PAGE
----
My Best Fiend

My Best Fiend

In this intriguing documentary, German director Werner Herzog retraces his steps behind the scenes of several of his well-known films, including Aguirre, the Wrath of God and Fitzcarraldo, to offer a personal portrait of his "dearest enemy" or "best fiend", the actor Klaus Kinski, who starred in five of Herzog�s films between 1972 and 1987.

Kinski was the very model of a modern crazed actor-genius, as the clips of intense on-screen performances and wild off-camera antics make clear. Herzog definitely had a problem on his hands in working with Kinski, and the passage of time has not eased the ambiguity of their love-hate relationship.

In fact, Herzog knew what what he was dealing with at an early age. As a teenager living in a Munich boarding house in the 1950�s, Herzog had Kinski as a neighbor for a brief period. Herzog returns with his camera to the now-luxurious flat, showing the visibly appalled new owners exactly where Kinski greeted the mailman naked or locked himself in the bathroom for 48 hours, raging until everything was completely destroyed.

Filming under the extreme conditions of the Peruvian jungle is a trial for even the most harmonious film crew. Herzog revisits Peru to explain his vision for Aguirre and Fitzcarraldo and how Kinski turned an already tough job into pure hell for everyone. (Much of this territory was also covered in Les Blank�s documentary Burden Of Dreams.) One Peruvian actor shows us his scars from being attacked by Kinski with a sword and tells how extras were injured in a wild shooting spree. Another clip shows one of Kinski�s extended tirades on the set, this time over the food. Herzog is at one point reduced to threatening to kill Kinski if he abandons the shoot, but we are left to decide if he was dead serious or simply matching Kinski�s grandiosity. He does say he got excellent cooperation afterwards.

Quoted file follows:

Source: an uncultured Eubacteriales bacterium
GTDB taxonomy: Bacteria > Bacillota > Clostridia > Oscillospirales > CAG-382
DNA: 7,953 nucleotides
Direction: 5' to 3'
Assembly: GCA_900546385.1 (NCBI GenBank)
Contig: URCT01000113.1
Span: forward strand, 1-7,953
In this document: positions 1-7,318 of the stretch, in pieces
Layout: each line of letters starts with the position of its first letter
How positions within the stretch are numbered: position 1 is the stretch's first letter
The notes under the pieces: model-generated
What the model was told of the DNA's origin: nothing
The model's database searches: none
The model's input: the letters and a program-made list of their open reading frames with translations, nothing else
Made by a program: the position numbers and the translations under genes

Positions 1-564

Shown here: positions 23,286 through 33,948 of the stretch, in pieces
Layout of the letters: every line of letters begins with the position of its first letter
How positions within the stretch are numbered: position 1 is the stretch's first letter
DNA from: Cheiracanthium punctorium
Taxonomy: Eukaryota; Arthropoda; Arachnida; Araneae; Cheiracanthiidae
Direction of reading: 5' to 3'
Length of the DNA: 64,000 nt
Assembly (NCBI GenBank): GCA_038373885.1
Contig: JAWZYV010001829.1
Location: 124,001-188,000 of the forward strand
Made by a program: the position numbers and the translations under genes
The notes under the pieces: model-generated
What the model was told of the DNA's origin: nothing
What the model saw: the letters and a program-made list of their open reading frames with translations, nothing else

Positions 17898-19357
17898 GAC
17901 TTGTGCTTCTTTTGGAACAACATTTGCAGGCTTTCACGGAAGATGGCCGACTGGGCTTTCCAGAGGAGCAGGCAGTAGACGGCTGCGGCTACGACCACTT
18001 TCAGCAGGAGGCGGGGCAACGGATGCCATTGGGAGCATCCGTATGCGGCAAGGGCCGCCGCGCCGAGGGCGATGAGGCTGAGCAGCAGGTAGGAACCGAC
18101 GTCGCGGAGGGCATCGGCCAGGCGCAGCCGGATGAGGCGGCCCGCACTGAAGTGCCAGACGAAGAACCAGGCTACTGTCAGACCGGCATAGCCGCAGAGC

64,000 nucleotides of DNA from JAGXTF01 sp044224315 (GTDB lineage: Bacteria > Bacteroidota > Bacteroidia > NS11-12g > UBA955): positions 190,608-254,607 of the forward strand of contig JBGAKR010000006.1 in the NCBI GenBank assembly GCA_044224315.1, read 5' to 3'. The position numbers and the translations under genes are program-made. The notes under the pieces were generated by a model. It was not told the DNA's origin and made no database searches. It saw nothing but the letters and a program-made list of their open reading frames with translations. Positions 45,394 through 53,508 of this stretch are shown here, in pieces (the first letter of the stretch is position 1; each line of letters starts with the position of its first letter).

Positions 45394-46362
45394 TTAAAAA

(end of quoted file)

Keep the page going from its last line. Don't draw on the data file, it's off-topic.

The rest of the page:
Beyond the behind-the-scenes dirt, Herzog saw a method in all the madness. He was fascinated by Kinski�s intensity and the possibility of channeling it onto the screen. And yes, he admits, he sometimes deliberately provoked the actor, since some of his better performances are supposed to have come after tantrums lasting several hours prior to shooting.

Actresses Eva Mattes (Woyzeck) and Claudia Cardinale (Fitzcarraldo) portray a different Kinski, both tender and supportive, although Cardinale admits Kinski was "a nut" and his fear of being touched reminded her "of Michael Jackson". And Herzog also has fond memories of Kinski, with clips of their visit to the Tellluride Film Festival, and parting shots of Kinski playing with a butterfly in the jungle. Ultimately, however, Herzog saw the actor as "burned out like a comet" by the end of their work together in 1987. Kinski died a few years later in 1991 in Marin County, California.

Far from a simple backstage hit piece, Mein Liebster Feind is a tentative exploration of the borders of friendship, madness, and genius. This documentary could certainly be useful to aspiring directors working with "difficult" actors and is an excellent companion piece for those revisiting or just discovering Herzog�s earlier films.

– Tim Cassidy

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